Delayed IR35 changes to be implemented in April

On behalf of Attwaters Jameson Hill posted in Employment Law on Tuesday, February 23rd, 2021

Delayed IR35 changes to be implemented in April

Controversial changes to IR35 ‘off-payroll’ tax regulations are finally to go ahead on 6 April 2021, after being postponed due to the impact of the coronavirus pandemic on businesses. However, a survey undertaken at the beginning of 2021 showed that over half of firms that use contractors have yet to start preparing for the changes.

IR35 rules apply to contractors who offer their services to their clients through a limited company or another type of intermediary, such as a partnership, personal service company or individual. For more information on what is changing, why, and who will be affected, we invite you to refer to a blog we wrote last year when it was first announced that the changes would be delayed.

Lack of preparation revealed

The survey, undertaken by assessment software firm IR35 Shield, also revealed that 52% of in-work contractors have not yet been assessed for IR35 by their employer. In addition, fear of non-compliance and hefty sanctions have led 23% of survey respondents to report that their client has imposed a blanket ban on limited company contractors, rather than take the risk.

In a blow for the contracting profession, the survey results also reveal that 57% of contractors are likely to leave their client after April due to the changes.

Criticism of HMRC’s ‘heavy handed’ approach

A new IR35 enforcement paper from HMRC, published in February 2021, has been met with criticism and branded a scare tactic by IR35 advisers. Although the document commits to suspending penalties for inaccuracies relating to the new rules for 12 months (unless there is evidence of deliberate non-compliance) to allow for a smoother transition, advisers believe this reassurance is counterbalanced by ‘heavy-handed’ approach. Just months ahead of the changes, the paper provides details of how the changes will be enforced, meaning that unprepared firms have just months to get ready.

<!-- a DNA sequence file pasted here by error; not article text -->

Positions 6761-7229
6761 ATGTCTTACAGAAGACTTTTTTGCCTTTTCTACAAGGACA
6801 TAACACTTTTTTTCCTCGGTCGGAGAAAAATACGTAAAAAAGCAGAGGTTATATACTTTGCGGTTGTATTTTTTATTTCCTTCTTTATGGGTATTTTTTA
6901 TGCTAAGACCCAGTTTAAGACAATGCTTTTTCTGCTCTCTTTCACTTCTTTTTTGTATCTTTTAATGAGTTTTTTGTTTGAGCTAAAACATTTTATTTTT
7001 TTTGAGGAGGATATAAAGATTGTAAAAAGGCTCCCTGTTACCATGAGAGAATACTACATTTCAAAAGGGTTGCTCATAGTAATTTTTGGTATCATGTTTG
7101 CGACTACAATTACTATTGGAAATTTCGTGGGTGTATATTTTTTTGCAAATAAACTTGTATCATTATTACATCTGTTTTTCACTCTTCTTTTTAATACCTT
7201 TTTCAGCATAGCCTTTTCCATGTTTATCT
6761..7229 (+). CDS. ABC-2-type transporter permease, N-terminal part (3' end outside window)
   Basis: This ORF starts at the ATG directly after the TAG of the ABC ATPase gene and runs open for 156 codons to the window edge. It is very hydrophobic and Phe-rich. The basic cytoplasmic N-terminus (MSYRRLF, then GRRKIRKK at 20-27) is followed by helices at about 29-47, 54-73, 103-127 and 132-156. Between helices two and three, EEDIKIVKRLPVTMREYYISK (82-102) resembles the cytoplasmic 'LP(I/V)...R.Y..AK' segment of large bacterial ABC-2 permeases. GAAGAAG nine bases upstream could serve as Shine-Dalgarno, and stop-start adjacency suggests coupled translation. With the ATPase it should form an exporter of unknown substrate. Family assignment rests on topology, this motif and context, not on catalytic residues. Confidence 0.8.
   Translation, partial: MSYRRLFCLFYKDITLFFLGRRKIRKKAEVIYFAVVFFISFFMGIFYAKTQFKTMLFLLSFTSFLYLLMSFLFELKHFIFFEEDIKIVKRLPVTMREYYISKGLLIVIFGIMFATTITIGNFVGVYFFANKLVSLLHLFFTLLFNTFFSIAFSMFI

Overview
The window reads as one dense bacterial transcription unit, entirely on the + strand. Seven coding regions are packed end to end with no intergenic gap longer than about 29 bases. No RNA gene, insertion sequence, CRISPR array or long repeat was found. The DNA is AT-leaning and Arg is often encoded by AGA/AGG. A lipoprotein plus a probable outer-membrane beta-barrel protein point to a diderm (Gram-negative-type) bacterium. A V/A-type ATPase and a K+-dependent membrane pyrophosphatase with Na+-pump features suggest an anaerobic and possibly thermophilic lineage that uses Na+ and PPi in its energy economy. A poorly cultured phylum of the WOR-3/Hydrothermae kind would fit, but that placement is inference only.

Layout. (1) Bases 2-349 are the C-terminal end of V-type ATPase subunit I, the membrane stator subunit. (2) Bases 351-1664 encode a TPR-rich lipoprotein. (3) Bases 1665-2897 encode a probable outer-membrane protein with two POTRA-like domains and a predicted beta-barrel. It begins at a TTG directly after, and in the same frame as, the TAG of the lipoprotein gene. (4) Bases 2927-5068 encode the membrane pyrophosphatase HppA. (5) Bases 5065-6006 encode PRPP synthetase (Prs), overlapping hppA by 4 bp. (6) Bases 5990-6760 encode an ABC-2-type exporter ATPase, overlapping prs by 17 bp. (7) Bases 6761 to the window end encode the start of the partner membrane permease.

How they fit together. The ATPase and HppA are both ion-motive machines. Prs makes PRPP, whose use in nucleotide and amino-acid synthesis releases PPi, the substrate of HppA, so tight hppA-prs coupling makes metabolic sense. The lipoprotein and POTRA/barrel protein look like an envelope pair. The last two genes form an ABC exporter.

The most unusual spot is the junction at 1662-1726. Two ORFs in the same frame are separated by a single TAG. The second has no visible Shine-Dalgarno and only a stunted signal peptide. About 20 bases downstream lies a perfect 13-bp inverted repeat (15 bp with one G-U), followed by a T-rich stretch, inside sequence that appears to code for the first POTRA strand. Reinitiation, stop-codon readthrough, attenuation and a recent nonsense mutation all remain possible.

• Any organisation, anywhere in the supply chain, can be reported to HMRC by anybody for ‘suspected IR35 non-compliance’, whether it is accidental or deliberate.
  • A specialist HMRC team will be created to actively monitor compliance.
  • Organisations must have an IR35 team or designated person to talk, present documents and processes, and demonstrate to HMRC that ‘reasonable care’ has been taken to comply with the rules.

One adviser commented that it was “clearly designed to scare”, adding that “it’s a very scary read for anyone not yet aware or not doing anything about the new rules.”

So, how do you prepare?

There are a few simple steps businesses can take to ensure they don’t fall foul of the new rules:

  • Identify contractors who may fall within IR35

First, you should review your workforce to identify any contractors who may potentially fall within the scope of IR35.

  • Assess their status

HMRC has an online tool that employers can use to identify their contractors’ IR35 status, called Check Employment Status for Tax (CEST). You don’t have to use this tool, but it is recommended  because HMRC is bound honour to the outcome as long as it is accurately completed and regularly updated.

  • Consider the additional costs

If a contractor’s status outcome is ‘deemed employment’, then you as their employer will be responsible for paying National Insurance and pension contributions, so it’s important to plan to factor in these costs and how you will meet them.

  • Review your contracts

Review your contracts to ensure protection against negative IR35 outcomes. A well-worded employment agreement that clearly demonstrates that IR35 should not apply (for example providing that the business should have the right to substitute the contractor for another, or that the contractor is engaged for the provision of specific deliverables) is a good place to start.

  • Consult the experts

IR35 is a highly complex piece of legislation, so it’s hardly surprising that parties on both sides of the employment fence are concerned. Whether you’re a contractor or an employer, we’re on hand to help you prepare for a smooth transition. Contact our Employment Law specialist, Ahmet Ozcan on 0203 871 9254 or email him at ahmet.ozcan@attwaters.co.uk.





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